Last modified on 23 July 2009, at 20:05

Statistical Analysis: an Introduction using R/R/Getting help

There are a number of ways to get help in R, and there is also a wide variety of online information. Most installations of R come with a reasonably detailed help file called "An Introduction to R", but this can be rather technical for first-time users of a statistics package. Almost all functions and other objects that are automatically provided in R have a help page which gives intricate details about how to use them. These help pages usually also contain examples, which can be particularly helpful for new users. However, if you don't know the name of what you are looking for, then finding help may not be so easy, although it is possible to search for keywords and concepts that are associated with objects.

Some versions of R give easy access to help files without having to type in commands (for example, versions which provide menu bars usually have a "help" menu, and the Macintosh interface also has a help box in the top right hand corner). However, this functionality can always be accessed by typing in the appropriate commands. You might like to type some or all of the following into an R session (no output is listed here because the result will depend on your R system).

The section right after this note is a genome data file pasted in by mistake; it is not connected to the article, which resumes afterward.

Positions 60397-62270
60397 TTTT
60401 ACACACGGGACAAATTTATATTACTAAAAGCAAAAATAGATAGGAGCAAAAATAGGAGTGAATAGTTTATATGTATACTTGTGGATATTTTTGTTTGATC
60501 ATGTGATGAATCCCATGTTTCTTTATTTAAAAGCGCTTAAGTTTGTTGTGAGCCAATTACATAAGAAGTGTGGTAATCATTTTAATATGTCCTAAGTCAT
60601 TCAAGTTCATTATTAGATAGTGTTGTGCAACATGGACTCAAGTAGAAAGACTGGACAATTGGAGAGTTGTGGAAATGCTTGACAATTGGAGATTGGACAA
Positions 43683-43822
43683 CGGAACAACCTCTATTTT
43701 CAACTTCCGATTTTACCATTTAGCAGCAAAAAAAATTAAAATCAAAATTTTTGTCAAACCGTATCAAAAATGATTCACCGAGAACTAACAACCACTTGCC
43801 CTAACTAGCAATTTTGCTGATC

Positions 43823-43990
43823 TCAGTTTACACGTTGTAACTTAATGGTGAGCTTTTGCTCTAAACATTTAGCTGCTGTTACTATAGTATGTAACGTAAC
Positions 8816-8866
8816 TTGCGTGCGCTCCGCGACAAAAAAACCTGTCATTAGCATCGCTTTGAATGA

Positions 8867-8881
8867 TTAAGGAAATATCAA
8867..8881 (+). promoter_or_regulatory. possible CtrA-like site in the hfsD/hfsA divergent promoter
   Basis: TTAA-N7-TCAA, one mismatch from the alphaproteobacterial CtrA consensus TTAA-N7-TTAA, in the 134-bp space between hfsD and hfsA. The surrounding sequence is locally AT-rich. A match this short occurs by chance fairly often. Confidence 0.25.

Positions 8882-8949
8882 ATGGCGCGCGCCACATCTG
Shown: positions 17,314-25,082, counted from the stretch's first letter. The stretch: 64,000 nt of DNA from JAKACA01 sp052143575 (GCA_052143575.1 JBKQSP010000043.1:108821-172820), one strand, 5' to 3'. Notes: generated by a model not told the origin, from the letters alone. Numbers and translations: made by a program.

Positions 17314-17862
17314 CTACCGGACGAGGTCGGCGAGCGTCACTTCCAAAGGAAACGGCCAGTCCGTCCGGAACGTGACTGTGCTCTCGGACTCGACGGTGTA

1. help.start()            #A web-based set of help pages (try the link to "An Introduction to R")
    
  2. help(sqrt)              #Show details of the "sqrt" and similar functions
    
  3. ?sqrt                   #A shortcut to do the same thing
    
  4. example(sqrt)           #run the examples on the bottom of the help page for "sqrt"
    
  5. help.search("maximum")  #gives a list of functions involving the word "maximum", but oddly, "max" is not in there!
    
  6. ### The next line is commented out to reduce internet load. To try it, remove the first # sign.
    
  7. #RSiteSearch("maximum")  #search the R web site for anything to do with "maximum". Probably overkill here!
    
The last but one command illustrates a problem you may come across with using the R help functions. The searching facility for help files is sometimes a bit hit-and-miss. If you can't find exactly what you are looking for, it is often useful to look at the "See also" section of any help files that sound vaguely similar or relevant. In this case, you might probably eventually find the max() function by looking at the "See also" section of the help file for which.max(). Not ideal!.